The Open Heart
Fourth, an attitude of openness to God and to one another must be encouraged. This is not to say that the revival context becomes a confessional, or sensitivity session. God has given us guidelines; but there is a proper exercise of group dynamics where we can find fellowship with one an other because we learn to know one an other as brothers in Christ, learn to pray together, and learn to be concerned for one another, and bear one another's burdens. It is my conviction that the Holy Spirit is waiting to come in when God's people, individually and collectively, take the time to create an environment in which they address themselves to the basic concern of how to know God through prayers that are honest and open. When people begin to do this and" share the results with one another, revival comes. These four points that I have outlined in the above paragraphs rep resent the human initiatives that were taken. They are initiatives that can be adapted to nearly every situation. These are the principles that our students share when they visit churches and academies and engage in their missionary endeavor with people who are not members of our church. "By this shall all men know that ye are my disciples, if ye have love one to another."3
Can the Experience Last?
You may be wondering if there are principles and dynamics that will sustain such an experience in the life of the individual, the group, and the church at large. I believe there are. They are four in number. Before listing them, however, let me suggest that the dynamic of openness to shared experience with God and man is expressed in two dimensions: one vertical, the other horizontal. The vertical must precede the horizontal. It is quite possible that we have been attempting to do, as a church, at a horizontal level what can only happen when we open ourselves to a shared experience with God in the vertical dimension. What do I mean? The first two of these four principles, or dynamics, for sustaining a revival experience, or a relationship with God, express the vertical relationship be tween God and man through prayer and a proper approach to the study of God's Word. When I step into a devotional life that is vital, open, and honest with God, this makes the horizontal dimension possible because I know that God loves and accepts me and is willing to give me room to grow. I can now share this with others in a way that was impossible before. My witness becomes powerful and persuasive. The same methods and the same words that were used formerly are now vested with the power of God's Spirit. It is thus that openness to a shared experience with God leads to openness and shared experience with my fellow man. It expresses itself in the church in fellowship, and out of the church in a concern to witness.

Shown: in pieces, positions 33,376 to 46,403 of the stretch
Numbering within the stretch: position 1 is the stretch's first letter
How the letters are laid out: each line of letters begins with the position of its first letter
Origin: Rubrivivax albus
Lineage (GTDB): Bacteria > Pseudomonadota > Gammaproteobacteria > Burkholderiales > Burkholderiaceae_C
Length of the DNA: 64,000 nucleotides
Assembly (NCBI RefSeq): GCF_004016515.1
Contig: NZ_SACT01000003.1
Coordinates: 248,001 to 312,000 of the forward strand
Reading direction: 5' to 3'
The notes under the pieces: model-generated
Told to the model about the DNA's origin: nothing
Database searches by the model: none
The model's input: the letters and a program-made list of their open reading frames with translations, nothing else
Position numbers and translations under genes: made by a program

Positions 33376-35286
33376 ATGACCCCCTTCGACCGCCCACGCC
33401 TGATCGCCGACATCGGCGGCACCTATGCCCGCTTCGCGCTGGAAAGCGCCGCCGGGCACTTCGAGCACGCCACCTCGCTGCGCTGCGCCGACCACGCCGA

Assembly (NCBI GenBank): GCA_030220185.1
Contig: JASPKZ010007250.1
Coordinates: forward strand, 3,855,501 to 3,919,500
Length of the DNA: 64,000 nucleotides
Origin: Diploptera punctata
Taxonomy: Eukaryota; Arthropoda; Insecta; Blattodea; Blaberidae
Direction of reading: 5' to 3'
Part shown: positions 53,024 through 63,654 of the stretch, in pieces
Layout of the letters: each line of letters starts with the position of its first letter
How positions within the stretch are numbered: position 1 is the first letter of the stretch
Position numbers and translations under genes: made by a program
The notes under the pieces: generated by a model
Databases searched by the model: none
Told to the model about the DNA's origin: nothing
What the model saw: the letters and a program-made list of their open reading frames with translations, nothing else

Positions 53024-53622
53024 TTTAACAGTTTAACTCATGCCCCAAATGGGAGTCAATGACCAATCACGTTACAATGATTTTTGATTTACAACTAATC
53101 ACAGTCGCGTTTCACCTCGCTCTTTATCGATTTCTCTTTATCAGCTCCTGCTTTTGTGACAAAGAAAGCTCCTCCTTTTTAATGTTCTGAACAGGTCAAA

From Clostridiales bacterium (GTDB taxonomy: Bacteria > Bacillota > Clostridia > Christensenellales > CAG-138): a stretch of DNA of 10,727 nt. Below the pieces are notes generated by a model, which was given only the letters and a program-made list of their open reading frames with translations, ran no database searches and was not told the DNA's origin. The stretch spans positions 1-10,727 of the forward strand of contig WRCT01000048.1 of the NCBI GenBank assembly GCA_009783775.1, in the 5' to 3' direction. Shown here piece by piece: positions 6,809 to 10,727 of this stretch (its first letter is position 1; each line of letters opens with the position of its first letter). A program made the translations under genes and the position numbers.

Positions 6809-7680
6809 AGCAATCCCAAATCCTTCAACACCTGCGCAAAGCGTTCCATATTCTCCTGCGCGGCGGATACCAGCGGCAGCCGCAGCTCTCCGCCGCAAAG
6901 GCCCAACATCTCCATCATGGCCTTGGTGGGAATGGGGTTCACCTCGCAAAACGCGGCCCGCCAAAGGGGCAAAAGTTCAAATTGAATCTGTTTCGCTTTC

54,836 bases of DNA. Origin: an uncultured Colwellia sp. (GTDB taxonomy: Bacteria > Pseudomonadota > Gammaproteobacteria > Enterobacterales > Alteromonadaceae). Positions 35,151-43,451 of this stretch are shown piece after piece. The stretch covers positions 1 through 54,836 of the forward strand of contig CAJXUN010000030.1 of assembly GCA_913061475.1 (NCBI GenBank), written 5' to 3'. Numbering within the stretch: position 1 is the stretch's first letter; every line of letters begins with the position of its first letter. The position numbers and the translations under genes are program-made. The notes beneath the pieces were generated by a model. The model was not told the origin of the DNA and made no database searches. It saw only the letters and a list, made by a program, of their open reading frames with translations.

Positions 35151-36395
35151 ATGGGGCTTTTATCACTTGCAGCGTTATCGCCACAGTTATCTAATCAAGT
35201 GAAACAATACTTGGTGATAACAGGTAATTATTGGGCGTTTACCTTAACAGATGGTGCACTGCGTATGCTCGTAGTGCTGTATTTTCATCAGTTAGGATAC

The importance of fellowship cannot be overemphasized. We have been richly blessed on the campus and in this community as students and adult members of the church have formed prayer fellowship circles. A few guidelines are helpful in the formation of these circles. The pastor of the church should be aware of their existence, and should be welcomed into them at his discretion. These should not be discussion groups in which fine points of theology are debated. They should be for the purpose of knowing God and one another in a personal way. This should be the objective for these groups. Shared experience should be the emphasis. One thing that helps is for the group to select a devotional book such as Steps to Christ, The Ministry of Healing, or some writing of the New Testament that each member of the group will in his personal devotions read during the week. Then when the fellowship group meets, the emphasis is on shared experience that may include what they have read from their devotional book, answers to prayer, requests for prayer, and concerns of the group that the Holy Spirit brings into focus. No one individual should monopolize or guide in these shared experiences. They should not be study groups; the study should be done individually in the personal devotional life. They are groups for sharing experience with Christ. The groups should be cautioned that this is not an occasion to build ego, nor to tear it down, but simply to be open and honest in giving God credit where it is due, expressing a willingness to trust Him where we have needs.
These groups have been greatly blessed as they have learned to pray conversationally. This is a prayer where God is approached through the opening of the heart as to a friend. His presence is acknowledged in the group in such a way that there is no need to go right around the circle, or to be unduly formal in the prayer. There may be periods of silence, the group may want to follow a thought that is introduced in this kind of common prayer. One individual may enter the circle a number of times with his prayer. The whole, if approached with reverence, is something that draws the group closer to God and closer to one another. The Holy Spirit then shows individuals and the group areas for outreach or witness. These may lie in the structured program of the church, or they may be special needs that come into focus to which the group, or individuals in it, will respond. Thus every area of God's work is strengthened and moves forward in the power of prayer.
This is the essence of what has happened in many lives on this campus. This is basic ally what our students are sharing in their outreach trips. If I can be of further help to you in answering questions you may have, do not hesitate to correspond. None of the things mentioned in this letter are new; all of them are scriptural, and no one of us has a corner on them. They have been there all the time, and God has been waiting for us to open our lives to their exercise. We need your prayers and your fellowship, and we are hopeful that God will bless your church and your community.
1. Acts 2:1.
2. Christ's Object Lessons, pp. 299, 300.
3. John 13:35.